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29 May 2011

Air France BEA investigation update from 27 May 2011

The latest BEA update on the Air France Flight 447 investigation, which was released on 27 May 2011, is based primarily on data recovered from the cockpit voice recorder and flight data recorder. This update is not a full or final report on the investigation, and only provides a small amount of the data that was contained in the black boxes.

The update indicates that the aircraft experienced a stall at high altitude, and remained in a stall condition until the aircraft struck the surface of the ocean. While the update implies that combination of pilot inputs and faulty flight data may have played a role in the crash, no probable causes or contributing causes were given.

Below is a summary of the events in the latest update:

- Three pilots were on board, (two-pilot cockpit)

- Captain takes rest break about two hours after takeoff

- About eight minutes later at 2:08:07, flight crew adjusts heading to avoid area of turbulence

- Starting at about 2:10:05, the autopilot and autothrust disengaged, and the crew took over manual control of the aircraft. Shortly thereafter, the airspeed indicated in the cockpit dropped from 275 knots to 60 knots and the stall warning sounded twice. Note that the flight data recorder only recored some of the airspeed indicators in the cockpit, not all of them.

- At 2:10:16, one of the pilots stated that airspeed indication had been lost, and that the flight control system was in a condition where it would no longer automatically prevent the aircraft from going beyond an angle of attack limit. This limit prevents the aircraft from losing aerodynamic lift and entering a stall condition. The A330 would however still provide stall warnings. Note that there is no angle of attack indicator available to the pilots. Angle of attack is the angle between the airflow and the longitudinal axis (an imaginary line running through the middle of the fuselage).

Angle of Attack
The angle of attack is the angle at which relative wind meets an airfoil. The angle is formed by the chord line of the airfoil and the the direction of the relative wind over that airfoil. The angle of attack changes during a flight as the pilot changes the direction of the aircraft. Increasing the angle of attack increases lift up to a point. Too high an angle of attack results in a loss of lift, and can cause an aircraft to stall.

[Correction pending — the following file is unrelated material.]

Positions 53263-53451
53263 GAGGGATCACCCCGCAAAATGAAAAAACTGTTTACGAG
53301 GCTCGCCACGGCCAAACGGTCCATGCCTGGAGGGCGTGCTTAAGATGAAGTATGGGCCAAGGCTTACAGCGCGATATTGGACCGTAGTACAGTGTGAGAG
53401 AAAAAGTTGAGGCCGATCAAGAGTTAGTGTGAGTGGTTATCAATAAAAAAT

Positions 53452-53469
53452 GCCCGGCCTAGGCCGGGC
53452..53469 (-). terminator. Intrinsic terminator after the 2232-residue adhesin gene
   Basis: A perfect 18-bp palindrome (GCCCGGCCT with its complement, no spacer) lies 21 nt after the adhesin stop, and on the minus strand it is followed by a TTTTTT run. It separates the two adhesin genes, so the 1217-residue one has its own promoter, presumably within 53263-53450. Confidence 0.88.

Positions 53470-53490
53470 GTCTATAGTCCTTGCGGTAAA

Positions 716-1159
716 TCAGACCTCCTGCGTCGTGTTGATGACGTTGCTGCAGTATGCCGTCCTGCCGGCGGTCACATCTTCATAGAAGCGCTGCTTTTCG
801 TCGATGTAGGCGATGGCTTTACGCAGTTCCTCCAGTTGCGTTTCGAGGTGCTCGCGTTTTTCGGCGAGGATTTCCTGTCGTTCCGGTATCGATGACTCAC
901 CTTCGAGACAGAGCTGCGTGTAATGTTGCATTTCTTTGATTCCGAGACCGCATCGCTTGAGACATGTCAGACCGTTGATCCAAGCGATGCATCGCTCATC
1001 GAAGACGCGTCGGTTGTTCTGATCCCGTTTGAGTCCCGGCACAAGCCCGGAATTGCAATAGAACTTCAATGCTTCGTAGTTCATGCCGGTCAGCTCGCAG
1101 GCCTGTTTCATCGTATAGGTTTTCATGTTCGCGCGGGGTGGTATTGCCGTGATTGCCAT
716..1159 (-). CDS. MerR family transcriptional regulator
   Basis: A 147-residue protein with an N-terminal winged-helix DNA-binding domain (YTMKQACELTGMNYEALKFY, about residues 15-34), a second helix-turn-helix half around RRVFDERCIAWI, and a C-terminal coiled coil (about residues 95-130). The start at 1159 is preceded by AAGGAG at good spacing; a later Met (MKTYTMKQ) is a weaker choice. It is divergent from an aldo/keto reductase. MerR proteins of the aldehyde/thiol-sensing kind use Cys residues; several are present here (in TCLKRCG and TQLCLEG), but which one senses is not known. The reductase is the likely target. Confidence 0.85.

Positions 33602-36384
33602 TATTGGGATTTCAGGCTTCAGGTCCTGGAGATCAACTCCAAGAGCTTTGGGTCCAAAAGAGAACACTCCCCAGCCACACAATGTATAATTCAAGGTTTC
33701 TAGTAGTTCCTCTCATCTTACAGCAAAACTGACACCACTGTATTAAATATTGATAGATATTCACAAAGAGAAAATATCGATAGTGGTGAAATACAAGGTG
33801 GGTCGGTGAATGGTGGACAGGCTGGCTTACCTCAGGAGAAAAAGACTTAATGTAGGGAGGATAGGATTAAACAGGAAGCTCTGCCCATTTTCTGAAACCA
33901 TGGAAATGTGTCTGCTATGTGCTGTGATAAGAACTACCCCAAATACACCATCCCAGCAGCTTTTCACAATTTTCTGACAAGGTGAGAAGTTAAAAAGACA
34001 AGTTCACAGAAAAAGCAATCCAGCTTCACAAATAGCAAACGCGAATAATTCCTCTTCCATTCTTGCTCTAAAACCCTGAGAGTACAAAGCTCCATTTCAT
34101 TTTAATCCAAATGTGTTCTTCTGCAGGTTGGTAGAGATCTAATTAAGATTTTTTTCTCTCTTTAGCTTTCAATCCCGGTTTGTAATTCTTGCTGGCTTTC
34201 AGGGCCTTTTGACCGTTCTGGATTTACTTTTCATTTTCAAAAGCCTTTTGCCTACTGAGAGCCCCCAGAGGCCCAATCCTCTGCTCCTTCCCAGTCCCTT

- Aircraft pitched up and climbed from about 35,000 feet to about 37,500 feet

- At about 2:10:50, one of the pilots attempted to call the Captain back to the cockpit, and about a second later the stall warning sounded again. The engines were at a high thrust setting, and the pilot flying maintained a nose-up flight control inputs and the recorded angle of attack continued to increase, with altitude increasing to about 38,000 feet and angle of attack increasing to 16 degrees at about 2:11:06.

- At about this same time, the speed recorded on a standby instrument system increased to 185 knots, and was now consistent with the speed recorded on the primary flight display.

- The Captain entered the cockpit at around 2:11:40 (about 90 seconds after the autopilot disengaged), and in the following seconds, all of the recorded speeds became invalid and the stall warning stopped. This may not indicate that the plane exited the stall condition since the flight control system considers the angle of attack value to be invalid when measured speeds are below 60 knots. Also, speed values become invalid below 30 knots.

- The aircraft rapidly lost altitude, dropping to about 35,000 feet with a vertical descent rate of -10,000 feet per minute.

- The recordings stopped at 2:14:28. The last recorded values were a vertical speed of -10,912 feet per minute, a ground speed of 107 kt, a pitch attitude of 16.2 degrees nose-up,and a roll angle of 5.3 degrees left.

- The descent lasted about three and a half minutes, during which time the airplane remained in a stalled condition, with the angle of attack increasing to and remaining above 35 degrees.

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Related and articles

Initial Reports on This Event (4:10)
Audio: MP3 | VideoiPod/MP4 | WMV | YouTube

Additional Resources Flight 447 page
Synopsis of second BEA interim report (English)
Complete second BEA interim report (English)
Complete second BEA interim report (French)
First BEA Interim Report (English)
First BEA interim report (French)
Other Air France Plane Crashes
Other Airbus A330 Plane Crashes
BEA Flight 447 page
Wikipedia Flight 447 page

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